Using the above snippet, users will be able to see localized file names properly, while not being forced to completely use the selected language.

Once the right locale is set up, be sure to update the environment variables to make the system aware of the change.

For a system-wide default locale:

root #env-update && source /etc/profile

For a user-specific locale:

user $source ~/.bashrc

After this, kill the X server by pressing Ctrl+Alt+Backspace, log out, then log in as a user.

Now, verify that the changes have taken effect:

user $locale

The values of locale environment variables that have been explicitly set e.g. in an export statement (if using bash) are listed without double quotes. Those whose value has been inherited from other locale environment variables have their values in double quotes.


With systemd set the locale with the localectl command. Check the list of available locales with:

root #localectl list-locales

Then set the desired locale:

root #localectl set-locale LANG=de_DE.utf8

Finally check if the result is good:

root #localectl | grep "System Locale"
   System Locale: LANG=de_DE.utf8

Keyboard layout for the console


The keyboard layout used by the console is set in /etc/conf.d/keymaps by the keymap variable. Valid values can be found in /usr/share/keymaps/YOUR_ARCH/. i386 has further subdivisions into layout (qwerty/, azerty/, etc.). Some languages have multiple options - experiment with the various options to decide which one fits your needs best.

FILE /etc/conf.d/keymapsSetting the console keymap


With systemd the keymap layout used for the console can be set using the localectl command. First check the available keymap layouts:

root #localectl list-keymaps

Then set the requested console keymap layout:

root #localectl set-keymap it

Finally check if the console keymap layout was set correctly:

root #localectl | grep "VC Keymap"
       VC Keymap: it

Keyboard layout for the X server


The keyboard layout to be used by the X server is specified in /etc/X11/xorg.conf.d/30-keyboard.conf by the XkbLayout option. For details visit the Xorg guide and the article about Keyboard layout switching.


With systemd the keymap layout for the X11 server can be set using the localectl command. First check the available X11 keymap layouts:

root #localectl list-x11-keymap-layouts

Then set the requested X11 keymap layout:

root #localectl set-x11-keymap it

Finally check if the X11 keymap layout was set correctly:

root #localectl | grep "X11 Layout"
      X11 Layout: it

Native Language Support

For message based localization to work in programs that support it and have the nls USE flag, compile the programs with this flag set. Message strings are installed in /usr/share/locale/<locale>/LC_MESSAGES/<package>.mo files. Most of the programs using the Native Language Support (NLS) also need the gettext library to extract and use localized messages. Of course, Portage will automatically install it when needed.

After enabling the nls USE flag some packages might need to be re-emerged:

root #emerge --ask --changed-use --deep --with-bdeps=y @world


LINGUAS causes packages to implicitly skip locales. When using it, the package manager cannot determine which locales were omitted. Do not use LINGUAS if you intend to redistribute binary packages.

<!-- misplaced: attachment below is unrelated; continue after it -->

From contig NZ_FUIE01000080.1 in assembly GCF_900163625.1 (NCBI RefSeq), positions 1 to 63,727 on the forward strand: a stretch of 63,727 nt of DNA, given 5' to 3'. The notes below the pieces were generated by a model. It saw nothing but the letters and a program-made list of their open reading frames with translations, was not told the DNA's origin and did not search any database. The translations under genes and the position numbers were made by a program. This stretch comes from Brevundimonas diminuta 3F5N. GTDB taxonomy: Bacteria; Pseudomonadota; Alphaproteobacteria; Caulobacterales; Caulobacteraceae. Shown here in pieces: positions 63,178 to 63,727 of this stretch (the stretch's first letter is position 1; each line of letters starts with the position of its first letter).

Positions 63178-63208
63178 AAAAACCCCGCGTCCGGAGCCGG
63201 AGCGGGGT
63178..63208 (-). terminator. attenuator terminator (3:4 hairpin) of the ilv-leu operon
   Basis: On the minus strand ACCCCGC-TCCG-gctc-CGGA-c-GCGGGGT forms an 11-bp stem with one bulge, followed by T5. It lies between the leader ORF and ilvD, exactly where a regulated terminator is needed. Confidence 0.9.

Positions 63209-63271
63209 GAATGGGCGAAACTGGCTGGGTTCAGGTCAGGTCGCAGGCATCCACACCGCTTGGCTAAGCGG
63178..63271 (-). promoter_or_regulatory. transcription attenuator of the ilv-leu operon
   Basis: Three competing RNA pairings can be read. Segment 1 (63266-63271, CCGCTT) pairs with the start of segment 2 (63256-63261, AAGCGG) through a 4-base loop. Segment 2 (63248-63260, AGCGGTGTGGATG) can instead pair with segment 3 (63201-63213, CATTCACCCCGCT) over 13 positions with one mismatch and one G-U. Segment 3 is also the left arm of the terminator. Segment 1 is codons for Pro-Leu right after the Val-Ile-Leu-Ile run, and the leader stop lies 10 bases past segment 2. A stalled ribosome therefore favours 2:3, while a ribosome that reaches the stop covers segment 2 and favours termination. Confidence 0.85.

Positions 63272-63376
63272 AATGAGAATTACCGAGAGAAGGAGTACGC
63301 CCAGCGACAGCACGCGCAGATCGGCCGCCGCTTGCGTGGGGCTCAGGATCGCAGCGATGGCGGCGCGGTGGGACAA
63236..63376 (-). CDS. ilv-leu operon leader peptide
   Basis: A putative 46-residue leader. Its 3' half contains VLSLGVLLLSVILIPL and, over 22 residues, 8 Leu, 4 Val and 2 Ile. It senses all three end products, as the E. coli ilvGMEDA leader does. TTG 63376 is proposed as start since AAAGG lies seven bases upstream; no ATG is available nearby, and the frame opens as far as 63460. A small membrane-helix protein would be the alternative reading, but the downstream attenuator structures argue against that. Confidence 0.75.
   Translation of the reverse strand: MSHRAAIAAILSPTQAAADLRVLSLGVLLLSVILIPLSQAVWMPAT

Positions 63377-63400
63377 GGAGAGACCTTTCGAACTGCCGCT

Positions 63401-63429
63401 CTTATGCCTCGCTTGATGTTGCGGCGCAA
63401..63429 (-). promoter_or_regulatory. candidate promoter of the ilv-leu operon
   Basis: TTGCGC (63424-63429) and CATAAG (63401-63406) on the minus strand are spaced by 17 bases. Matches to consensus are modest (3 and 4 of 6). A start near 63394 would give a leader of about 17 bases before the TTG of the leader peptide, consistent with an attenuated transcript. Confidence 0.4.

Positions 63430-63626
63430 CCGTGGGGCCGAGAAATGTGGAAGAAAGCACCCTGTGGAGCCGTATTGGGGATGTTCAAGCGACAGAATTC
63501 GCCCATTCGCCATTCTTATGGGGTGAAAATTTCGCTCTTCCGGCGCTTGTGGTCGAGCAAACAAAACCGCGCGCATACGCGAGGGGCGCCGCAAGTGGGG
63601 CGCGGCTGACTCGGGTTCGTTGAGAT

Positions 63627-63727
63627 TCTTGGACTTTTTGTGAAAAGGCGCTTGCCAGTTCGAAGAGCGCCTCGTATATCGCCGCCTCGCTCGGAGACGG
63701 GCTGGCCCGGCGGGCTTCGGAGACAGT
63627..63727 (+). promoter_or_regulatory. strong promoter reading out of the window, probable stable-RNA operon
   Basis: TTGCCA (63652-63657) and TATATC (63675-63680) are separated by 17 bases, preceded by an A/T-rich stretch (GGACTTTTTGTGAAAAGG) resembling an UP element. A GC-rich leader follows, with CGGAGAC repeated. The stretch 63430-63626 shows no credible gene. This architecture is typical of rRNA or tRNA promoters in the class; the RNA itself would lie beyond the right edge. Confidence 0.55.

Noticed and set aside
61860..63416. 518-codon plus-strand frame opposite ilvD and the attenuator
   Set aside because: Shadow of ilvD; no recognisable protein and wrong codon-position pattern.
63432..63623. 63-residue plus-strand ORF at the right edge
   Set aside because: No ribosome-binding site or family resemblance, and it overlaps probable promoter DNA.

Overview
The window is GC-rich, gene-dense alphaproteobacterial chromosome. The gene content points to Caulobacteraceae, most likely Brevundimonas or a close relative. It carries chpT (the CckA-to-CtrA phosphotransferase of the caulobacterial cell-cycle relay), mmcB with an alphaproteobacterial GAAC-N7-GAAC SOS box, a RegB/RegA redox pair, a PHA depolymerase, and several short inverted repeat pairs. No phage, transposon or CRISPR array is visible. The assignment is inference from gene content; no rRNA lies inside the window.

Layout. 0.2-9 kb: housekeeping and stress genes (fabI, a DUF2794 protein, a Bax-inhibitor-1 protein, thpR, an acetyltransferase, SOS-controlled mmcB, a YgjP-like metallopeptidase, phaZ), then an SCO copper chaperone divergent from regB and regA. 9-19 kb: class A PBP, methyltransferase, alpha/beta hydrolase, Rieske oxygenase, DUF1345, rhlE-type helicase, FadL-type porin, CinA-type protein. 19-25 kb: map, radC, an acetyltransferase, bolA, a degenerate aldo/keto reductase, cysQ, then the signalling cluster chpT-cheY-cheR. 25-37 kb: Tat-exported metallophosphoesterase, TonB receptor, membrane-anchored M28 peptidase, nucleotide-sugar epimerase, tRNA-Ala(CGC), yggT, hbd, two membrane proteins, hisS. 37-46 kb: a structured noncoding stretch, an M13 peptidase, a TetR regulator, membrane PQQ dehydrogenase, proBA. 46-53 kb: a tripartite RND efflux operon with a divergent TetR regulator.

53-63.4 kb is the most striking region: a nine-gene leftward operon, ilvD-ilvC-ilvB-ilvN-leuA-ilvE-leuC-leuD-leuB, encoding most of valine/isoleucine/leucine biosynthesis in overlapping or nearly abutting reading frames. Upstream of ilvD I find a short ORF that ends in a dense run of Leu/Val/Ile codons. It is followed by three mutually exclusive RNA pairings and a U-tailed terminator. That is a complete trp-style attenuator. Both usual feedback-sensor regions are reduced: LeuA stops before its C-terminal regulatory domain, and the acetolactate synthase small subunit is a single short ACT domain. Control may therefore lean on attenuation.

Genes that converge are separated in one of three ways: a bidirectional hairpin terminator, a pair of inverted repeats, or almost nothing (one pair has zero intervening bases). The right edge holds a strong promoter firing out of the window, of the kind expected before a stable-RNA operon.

There is also an additional LINGUAS variable that is used by some gettext-based build systems to control which localization files are built and installed. The variable takes in space-separated list of language codes, and a suggested place to set it is /etc/portage/make.conf:

root #nano -w /etc/portage/make.conf
## (Add in the LINGUAS variable. For instance, for German, Finnish and English:)
LINGUAS="de fi en"

Note that there is a large difference between LINGUAS being unset and being set to an empty value: Unset LINGUAS means to install all available languages. By contrast, with LINGUAS="", most ebuilds would install only the packages' default language but none of the LC_MESSAGES files.

Incorrect setting of LINGUAS may lead to incomplete translation of some applications, such as KDE Plasma and its apps. Try to remove LINGUAS and rebuild related packages if you encounter this problem.


A USE_EXPAND variable called L10N decides which extra localization support will be installed. This is commonly used for downloads of additional language packs by packages. Similar to LINGUAS, the variable takes a space separated list of language tags, and it can be set in /etc/portage/make.conf:

root #nano -w /etc/portage/make.conf
## (Add in the L10N variable. For instance, for German and Brazilian Portuguese:)
L10N="de pt-BR"

To set it per-package, edit /etc/portage/package.use and prefix the requested language packs with "l10n_", as shown in the next example:

FILE /etc/portage/package.use
app-text/aspell l10n_de l10n_pt-BR

Note that while the common two letter language codes (like de or fr) are identical in LINGUAS and L10N, more complex entries have a different syntax because L10N uses IETF language tags (aka BCP 47). For example, pt_BR and sr@latin in LINGUAS become pt-BR and sr-Latn in L10N, respectively.

A list of L10N values that can be used is provided as /var/db/repos/gentoo/profiles/desc/l10n.desc:

user $grep -i portuguese /var/db/repos/gentoo/profiles/desc/l10n.desc
pt - Portuguese
pt-BR - Portuguese (Brazil)
pt-PT - Portuguese (Portugal)

After setting the L10N USE_EXPAND variable it may be necessary to re-emerge some packages:

root #emerge --ask --changed-use --deep --with-bdeps=y @world

See also

External resources


This page is based on a document formerly found on our main website gentoo.org.
The following people contributed to the original document: Alexander Holler, Steven Lucy, Benny Chuang, Lars Weiler, Tobias Scherbaum, Flammie Pirinen, , Francisco Blas Izquierdo Riera (klondike)
They are listed here because wiki history does not allow for any external attribution. If you edit the wiki article, please do not add yourself here; your contributions are recorded on each article's associated history page.